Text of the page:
Madden was chosen to the all-conference team and drafted by the Philadelphia Eagles, but a knee injury ended his hopes of a pro playing career. Instead, Madden got into coaching, first at Hancock Junior College and then as defensive coordinator at San Diego State.
Al Davis brought him to the Raiders as a linebackers coach in 1967, and Oakland went to the Super Bowl in his first year in the pros. He replaced John Rauch as head coach after the 1968 season at age 32, beginning a remarkable 10-year run.
With his demonstrative demeanor on the sideline and disheveled look, Madden was the ideal coach for the collection of castoffs and misfits that made up those Raiders teams.
“Sometimes guys were disciplinarians in things that didn’t make any difference. I was a disciplinarian in jumping offsides; I hated that,” Madden once said. “Being in bad position and missing tackles, those things. I wasn’t, ‘Your hair has to be combed.’”
The Raiders responded.
“I always thought his strong suit was his style of coaching,” quarterback Ken Stabler once said. “John just had a great knack for letting us be what we wanted to be, on the field and off the field. … How do you repay him for being that way? You win for him.”
And boy, did they ever — for many years. The only problem was the playoffs.
Madden went 12-1-1 in his first season, losing the AFL title game 17-7 to Kansas City. That pattern repeated itself during his tenure; the Raiders won the division title in seven of his first eight seasons but went 1-6 in conference title games during that span.
Still, Madden’s Raiders played in some of the sport’s most memorable games of the 1970s, games that helped change rules in the NFL. There was the “Holy Roller” in 1978, when Stabler purposely fumbled forward before being sacked on the final play. The ball rolled and was batted to the end zone before Dave Casper recovered it for the winning touchdown against San Diego.
The most famous of those games went against the Raiders in the 1972 playoffs at Pittsburgh. With the Raiders leading 7-6 and 22 seconds left, the Steelers had a fourth-and-10 from their 40. Terry Bradshaw’s desperation pass deflected off either Oakland’s Jack Tatum or Pittsburgh’s Frenchy Fuqua to Franco Harris, who caught it at his shoe tops and ran in for a touchdown.
In those days, a pass that bounced off an offensive player directly to a teammate was illegal, and the debate continues to this day over which player it hit. The catch, of course, was dubbed the “Immaculate Reception.”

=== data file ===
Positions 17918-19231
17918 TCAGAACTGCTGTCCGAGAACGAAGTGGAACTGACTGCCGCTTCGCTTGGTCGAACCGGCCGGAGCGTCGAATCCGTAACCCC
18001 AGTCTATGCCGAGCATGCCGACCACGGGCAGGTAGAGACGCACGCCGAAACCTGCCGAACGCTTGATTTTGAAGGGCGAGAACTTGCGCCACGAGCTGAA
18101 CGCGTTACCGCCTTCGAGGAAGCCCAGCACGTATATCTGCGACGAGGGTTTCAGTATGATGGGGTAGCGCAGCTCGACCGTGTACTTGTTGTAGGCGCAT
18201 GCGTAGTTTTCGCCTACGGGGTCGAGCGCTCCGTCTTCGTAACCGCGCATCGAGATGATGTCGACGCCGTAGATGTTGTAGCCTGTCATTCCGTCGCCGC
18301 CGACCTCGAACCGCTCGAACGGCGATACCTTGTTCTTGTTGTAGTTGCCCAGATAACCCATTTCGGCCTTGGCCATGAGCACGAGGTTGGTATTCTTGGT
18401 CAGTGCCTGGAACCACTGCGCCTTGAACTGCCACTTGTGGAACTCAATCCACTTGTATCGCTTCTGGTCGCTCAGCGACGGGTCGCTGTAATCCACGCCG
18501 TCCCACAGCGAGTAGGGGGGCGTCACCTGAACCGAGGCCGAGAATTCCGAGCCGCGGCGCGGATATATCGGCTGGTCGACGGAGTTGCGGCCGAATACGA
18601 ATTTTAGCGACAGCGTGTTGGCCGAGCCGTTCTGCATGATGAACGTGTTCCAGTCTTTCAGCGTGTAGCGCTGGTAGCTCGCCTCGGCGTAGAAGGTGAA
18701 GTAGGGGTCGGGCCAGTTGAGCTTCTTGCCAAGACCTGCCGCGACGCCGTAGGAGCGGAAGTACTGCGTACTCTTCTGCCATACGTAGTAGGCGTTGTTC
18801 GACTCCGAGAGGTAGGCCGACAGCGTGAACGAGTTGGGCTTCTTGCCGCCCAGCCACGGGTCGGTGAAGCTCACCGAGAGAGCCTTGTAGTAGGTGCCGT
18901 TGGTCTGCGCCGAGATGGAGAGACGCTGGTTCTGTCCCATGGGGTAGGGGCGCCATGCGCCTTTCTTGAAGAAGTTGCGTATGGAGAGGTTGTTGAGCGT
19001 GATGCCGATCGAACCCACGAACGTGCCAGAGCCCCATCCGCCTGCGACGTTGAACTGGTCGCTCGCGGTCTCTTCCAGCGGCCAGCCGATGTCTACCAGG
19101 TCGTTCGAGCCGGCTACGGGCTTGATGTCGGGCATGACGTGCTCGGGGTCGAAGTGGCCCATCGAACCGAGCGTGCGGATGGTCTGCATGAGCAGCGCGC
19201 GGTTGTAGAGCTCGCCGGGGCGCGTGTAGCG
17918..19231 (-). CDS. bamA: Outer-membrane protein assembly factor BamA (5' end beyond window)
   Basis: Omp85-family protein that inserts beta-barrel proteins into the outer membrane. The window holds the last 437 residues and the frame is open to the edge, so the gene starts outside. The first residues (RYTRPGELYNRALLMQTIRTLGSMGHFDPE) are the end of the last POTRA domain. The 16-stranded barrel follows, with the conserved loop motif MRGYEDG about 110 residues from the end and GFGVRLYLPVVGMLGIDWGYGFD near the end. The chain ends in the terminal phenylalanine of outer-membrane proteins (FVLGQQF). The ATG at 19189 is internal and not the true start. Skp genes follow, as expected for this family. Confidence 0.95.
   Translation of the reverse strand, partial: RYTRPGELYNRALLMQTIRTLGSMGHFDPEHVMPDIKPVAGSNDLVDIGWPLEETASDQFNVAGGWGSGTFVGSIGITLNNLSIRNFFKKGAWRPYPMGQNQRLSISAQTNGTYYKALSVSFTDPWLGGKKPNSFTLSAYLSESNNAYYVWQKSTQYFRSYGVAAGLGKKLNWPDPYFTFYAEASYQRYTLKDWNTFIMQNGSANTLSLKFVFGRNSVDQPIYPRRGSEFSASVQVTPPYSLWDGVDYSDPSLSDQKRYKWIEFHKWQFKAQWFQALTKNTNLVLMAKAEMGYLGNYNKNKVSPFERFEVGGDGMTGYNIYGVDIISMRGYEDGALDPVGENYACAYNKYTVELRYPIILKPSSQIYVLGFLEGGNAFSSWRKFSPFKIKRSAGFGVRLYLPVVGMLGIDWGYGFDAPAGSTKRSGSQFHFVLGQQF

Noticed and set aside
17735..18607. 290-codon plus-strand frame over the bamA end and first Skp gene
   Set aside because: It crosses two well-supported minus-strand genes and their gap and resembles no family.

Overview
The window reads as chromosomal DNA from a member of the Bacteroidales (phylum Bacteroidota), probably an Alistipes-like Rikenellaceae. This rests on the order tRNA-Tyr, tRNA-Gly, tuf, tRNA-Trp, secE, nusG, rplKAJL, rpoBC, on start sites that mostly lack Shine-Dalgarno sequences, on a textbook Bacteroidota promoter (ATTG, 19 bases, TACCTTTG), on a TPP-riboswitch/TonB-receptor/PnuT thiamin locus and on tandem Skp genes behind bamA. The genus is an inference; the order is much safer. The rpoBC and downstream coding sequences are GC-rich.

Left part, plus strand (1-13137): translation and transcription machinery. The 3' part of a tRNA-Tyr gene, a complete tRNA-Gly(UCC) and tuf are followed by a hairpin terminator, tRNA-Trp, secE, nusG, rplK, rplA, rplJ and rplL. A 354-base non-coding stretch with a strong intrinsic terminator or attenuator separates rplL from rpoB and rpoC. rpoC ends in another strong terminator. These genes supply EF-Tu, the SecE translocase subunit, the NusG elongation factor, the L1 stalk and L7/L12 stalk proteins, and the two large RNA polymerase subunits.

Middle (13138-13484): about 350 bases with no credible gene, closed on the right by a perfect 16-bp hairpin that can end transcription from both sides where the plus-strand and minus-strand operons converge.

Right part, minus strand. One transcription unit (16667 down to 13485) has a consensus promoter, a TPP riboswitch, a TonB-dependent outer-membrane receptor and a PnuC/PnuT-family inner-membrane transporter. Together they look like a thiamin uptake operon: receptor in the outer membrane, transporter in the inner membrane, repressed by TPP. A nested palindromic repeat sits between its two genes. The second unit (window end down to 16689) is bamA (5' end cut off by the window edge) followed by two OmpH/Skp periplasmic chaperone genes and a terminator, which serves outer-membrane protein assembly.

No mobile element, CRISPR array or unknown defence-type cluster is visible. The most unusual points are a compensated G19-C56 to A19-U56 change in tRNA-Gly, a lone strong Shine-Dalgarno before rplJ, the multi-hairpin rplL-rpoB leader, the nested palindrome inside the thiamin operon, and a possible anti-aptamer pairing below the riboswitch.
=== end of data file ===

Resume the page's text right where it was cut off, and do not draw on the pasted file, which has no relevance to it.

Oakland finally broke through with a loaded team in 1976 that had Stabler at quarterback; Fred Biletnikoff and Cliff Branch at receiver; tight end Dave Casper; Hall of Fame offensive linemen Gene Upshaw and Art Shell; and a defense that included Willie Brown, Ted Hendricks, Tatum, John Matuszak, Otis Sistrunk and George Atkinson.
The Raiders went 13-1, losing only a blowout at New England in Week 4. They paid the Patriots back with a 24-21 win in their first playoff game and got over the AFC title game hump with a 24-7 win over the hated Steelers, who were crippled by injuries.
Oakland won it all with a 32-14 Super Bowl romp against Minnesota.
“Players loved playing for him,” Shell said. “He made it fun for us in camp and fun for us in the regular season. All he asked is that we be on time and play like hell when it was time to play.”
Madden battled an ulcer the following season, when the Raiders once again lost in the AFC title game. He retired from coaching at age 42 after a 9-7 season in 1978.
Madden was a longtime resident of Pleasanton, California, a Bay Area suburb. A 90-minute documentary on his coaching and broadcasting career, “All Madden,” debuted on Fox on Christmas Day. The film featured extensive interviews that Madden sat for this year. His wife, Virginia, and sons Joseph and Michael were also interviewed for the documentary.
John and Virginia Madden’s 62nd wedding anniversary was two days before his death.
The Western Journal has reviewed this Associated Press story and may have altered it prior to publication to ensure that it meets our editorial standards.
Truth and Accuracy
We are committed to truth and accuracy in all of our journalism. Read our editorial standards.